Henrique's Choice

Henrique Capriles
Henrique Capriles reading a rare copy of the constitution that hasn’t had article 328 excised yet.

Our understanding is that, as of today, the opposition has genuinely not yet decided whether to participate in upcoming elections.

Yesterday’s snap judgment from the Supreme Tribunal allowing Maduro to be sworn in as president and to retain the office during the campaign, together with the Defense Minister’s astonishing vow to effectively turn the military into Candidate Maduro’s campaign ground-game machine have put the MUD’s participation into serious doubt.

In his speech, Capriles focused mostly on Maduro’s irregular accession to the presidency – the constitution is quite clear in  stating that the Chairman of the National Assembly, not the old VP, should serve as interim president if the president-elect can’t be sworn in. But, as Jeff House puts it, “once Admiral Molero announced that election of Maduro was the objective of the Army, he effectively announced a military regime. The simplest and most easy-to-explain Constitutional violation is the violation of Armed Forces neutrality.”

When both the guys with the gowns and the guys with the guns are openly, unembarrassedly lined-up behind the incumbent and vowing to eliminate you, it’s hard to convince even the most die-hard comeflor to take part.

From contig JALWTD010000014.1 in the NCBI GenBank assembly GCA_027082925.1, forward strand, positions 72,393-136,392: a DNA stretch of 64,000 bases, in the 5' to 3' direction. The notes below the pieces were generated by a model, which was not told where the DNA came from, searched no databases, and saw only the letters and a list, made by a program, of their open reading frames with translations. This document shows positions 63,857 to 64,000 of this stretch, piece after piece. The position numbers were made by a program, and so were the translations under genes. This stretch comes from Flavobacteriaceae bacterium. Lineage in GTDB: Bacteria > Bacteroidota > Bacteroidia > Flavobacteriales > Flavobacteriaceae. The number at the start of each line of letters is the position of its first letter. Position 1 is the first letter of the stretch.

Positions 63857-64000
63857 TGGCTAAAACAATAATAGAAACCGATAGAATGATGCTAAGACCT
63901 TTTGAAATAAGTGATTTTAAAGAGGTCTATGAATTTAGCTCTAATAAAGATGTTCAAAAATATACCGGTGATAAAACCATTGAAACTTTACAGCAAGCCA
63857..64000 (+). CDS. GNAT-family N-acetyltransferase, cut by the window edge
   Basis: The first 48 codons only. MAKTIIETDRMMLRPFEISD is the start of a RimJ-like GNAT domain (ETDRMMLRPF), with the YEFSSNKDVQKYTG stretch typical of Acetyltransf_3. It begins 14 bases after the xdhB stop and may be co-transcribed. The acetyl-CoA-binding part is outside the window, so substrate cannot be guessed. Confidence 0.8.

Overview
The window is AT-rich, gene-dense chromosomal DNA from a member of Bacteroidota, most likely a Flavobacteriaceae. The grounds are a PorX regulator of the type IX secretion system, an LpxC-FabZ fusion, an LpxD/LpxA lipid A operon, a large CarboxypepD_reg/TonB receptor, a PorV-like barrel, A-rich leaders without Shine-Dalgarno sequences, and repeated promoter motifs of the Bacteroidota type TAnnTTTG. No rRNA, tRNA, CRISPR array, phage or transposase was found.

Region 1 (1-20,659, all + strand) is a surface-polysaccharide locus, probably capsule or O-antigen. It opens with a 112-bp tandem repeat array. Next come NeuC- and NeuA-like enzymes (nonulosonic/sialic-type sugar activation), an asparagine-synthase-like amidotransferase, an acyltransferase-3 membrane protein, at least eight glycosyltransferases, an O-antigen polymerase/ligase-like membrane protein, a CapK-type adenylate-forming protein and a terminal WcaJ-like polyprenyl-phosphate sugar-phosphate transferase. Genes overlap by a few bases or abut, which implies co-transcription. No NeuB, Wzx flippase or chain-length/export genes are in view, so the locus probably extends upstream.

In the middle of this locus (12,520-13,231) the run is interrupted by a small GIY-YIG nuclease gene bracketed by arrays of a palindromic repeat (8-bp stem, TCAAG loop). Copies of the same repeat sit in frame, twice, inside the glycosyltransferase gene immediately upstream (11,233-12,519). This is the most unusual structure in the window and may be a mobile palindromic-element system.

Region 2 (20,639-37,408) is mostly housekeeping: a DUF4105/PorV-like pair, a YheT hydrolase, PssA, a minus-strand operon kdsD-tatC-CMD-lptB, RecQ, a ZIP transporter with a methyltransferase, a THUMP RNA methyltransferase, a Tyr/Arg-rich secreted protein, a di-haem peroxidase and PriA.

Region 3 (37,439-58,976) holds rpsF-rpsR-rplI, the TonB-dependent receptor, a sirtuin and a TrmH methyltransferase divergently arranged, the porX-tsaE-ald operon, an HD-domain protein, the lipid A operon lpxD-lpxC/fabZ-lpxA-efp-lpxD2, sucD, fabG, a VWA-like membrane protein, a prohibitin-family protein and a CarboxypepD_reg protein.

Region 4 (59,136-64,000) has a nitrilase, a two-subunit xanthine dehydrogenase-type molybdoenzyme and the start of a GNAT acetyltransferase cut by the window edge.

A final decision has not yet been made.

It’s telling that this is even a question. Henrique Capriles, Primero Justicia and the current MUD leadership have long been the standard-bearers of the opposition’s participationist camp. In some ways, their determination to participate in campaigns even when they could see conditions were not really fair was the defining feature of their political position, the thing that set them apart from the other main camp, the abstentionists.

That even these guys are thinking twice about taking part tells its own story about the gravity of the political moment.

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  1. I confess to having a very hard time falling asleep last night wondering what would i do if faced with these circumstances? What would be my decision? .I remember LL’s abstentionist stance when the AN election, for the same reasons, and it has led us to chaotic consequences. And at the same time, the adverse circumstances are there. Large as Maduro backed by reverol. Even diosdao menacing with we will do whatever it takes and done it to ensure their claws are in deeply enough. On ome hand that’s what traitors want. To make it hopeless enough. Cave in? Or not cave in? Hamlet had it easy…